Having a run of your show at a theater may seem like the holy grail of solo-performing. Your name on the marquis, a fancy poster, a regular schedule of performances to which everyone can come. Reveiws! Packed houses! Recognition! Yes, self-producing a theater run of your one-person show can be phat satisfying in lots of ways. It can also be stressful, maddening, and expensive, with unpredictable and sometimes disappointing results. In this next run of blogs I will take you step-by-step through the details of self-producing a theater run. Let’s start with an overview so that before you embark you can calmly assess what you (probably) can and (probably) cannot – get out of it. I’ll start with the tough side:

Challenges of self-producing:

  • Expense
    Everything from theater rental to programs to concessions costs. Where are you getting the money?
  • Stress
    Producing requires keeping on top of dozens of details and projects at once (finding your tech crew while finding a theater while designing the program while writing a press release while rehearsing while trying to drum up an audience, etc. etc etc.), and it’s all on you. For the production period you will have to think of little else but your show. Can you give it the necessary time and attention?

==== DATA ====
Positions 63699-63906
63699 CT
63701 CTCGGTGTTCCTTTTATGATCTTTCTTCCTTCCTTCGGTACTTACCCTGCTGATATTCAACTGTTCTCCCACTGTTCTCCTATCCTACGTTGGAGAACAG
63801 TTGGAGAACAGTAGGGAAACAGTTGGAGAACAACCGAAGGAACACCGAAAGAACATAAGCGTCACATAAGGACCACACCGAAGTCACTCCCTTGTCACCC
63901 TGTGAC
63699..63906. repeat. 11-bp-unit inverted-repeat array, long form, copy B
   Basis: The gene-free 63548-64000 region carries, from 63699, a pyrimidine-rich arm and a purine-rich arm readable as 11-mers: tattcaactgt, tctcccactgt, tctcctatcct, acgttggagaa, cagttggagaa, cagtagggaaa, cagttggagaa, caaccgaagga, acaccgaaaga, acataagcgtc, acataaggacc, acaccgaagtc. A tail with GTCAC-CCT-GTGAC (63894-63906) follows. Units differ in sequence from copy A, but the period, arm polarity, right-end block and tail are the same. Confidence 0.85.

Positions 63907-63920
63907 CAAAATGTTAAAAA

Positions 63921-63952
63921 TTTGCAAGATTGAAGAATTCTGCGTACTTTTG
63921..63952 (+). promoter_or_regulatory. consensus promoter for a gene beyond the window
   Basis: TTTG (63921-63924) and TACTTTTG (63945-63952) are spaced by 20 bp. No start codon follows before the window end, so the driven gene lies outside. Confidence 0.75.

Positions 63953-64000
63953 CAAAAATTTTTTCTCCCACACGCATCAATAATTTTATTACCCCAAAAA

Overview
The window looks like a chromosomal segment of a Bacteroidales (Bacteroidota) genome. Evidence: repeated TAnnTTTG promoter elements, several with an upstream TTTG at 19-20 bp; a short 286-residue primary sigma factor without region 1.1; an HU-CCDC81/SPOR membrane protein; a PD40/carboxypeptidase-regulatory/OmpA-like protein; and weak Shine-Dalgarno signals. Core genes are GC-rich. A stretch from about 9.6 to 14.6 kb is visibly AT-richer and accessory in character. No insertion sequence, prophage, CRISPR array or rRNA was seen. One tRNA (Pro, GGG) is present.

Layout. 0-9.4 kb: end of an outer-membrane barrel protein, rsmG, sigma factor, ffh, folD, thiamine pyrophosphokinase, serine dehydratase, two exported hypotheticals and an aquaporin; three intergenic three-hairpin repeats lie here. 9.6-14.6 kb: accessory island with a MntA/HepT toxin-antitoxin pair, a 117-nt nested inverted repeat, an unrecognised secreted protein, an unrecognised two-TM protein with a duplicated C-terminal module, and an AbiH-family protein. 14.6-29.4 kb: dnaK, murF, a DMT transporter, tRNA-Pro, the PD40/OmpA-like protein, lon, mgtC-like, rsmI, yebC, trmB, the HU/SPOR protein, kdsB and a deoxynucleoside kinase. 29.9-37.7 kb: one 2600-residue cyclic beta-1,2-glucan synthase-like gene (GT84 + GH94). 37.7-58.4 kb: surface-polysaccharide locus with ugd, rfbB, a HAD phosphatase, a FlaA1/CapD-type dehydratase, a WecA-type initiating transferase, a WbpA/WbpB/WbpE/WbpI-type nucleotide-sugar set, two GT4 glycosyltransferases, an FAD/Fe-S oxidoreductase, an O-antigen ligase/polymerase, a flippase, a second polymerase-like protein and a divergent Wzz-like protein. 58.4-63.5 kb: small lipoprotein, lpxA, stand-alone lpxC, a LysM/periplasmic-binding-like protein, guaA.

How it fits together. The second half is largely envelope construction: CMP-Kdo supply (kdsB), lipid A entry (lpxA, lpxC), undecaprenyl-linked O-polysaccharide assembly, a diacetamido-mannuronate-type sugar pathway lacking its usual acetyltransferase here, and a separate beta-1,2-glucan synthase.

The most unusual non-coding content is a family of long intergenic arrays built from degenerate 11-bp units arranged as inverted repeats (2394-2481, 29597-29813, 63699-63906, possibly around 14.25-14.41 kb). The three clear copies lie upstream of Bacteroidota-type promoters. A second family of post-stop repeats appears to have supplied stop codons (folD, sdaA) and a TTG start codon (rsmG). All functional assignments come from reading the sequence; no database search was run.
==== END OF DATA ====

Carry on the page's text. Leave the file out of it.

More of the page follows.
• Results
    The dream: you’ll produce your show, get great reviews, and the house will be packed every night. You’ll make all your expenses back in ticket sales. Some other producer type will see the show, resulting in additional great opportunities for both your show and you as an actor/tress. The reality: getting audiences is hard, especially as an unknown actor in a solo-show. Same with industry attendance and/or recognition. Ticket sales will almost certainly fall short of expenses. Reviewers may or may not come, and you may or may not be happy with their review. You’ll put your heart, soul, sweat and money into it, and when it’s over it may just be over, nothing more.

Sobering thoughts. Next blog: the Rewards of self-producing a theater run!

With great love,
Jonna Tamases
www.madlively.com

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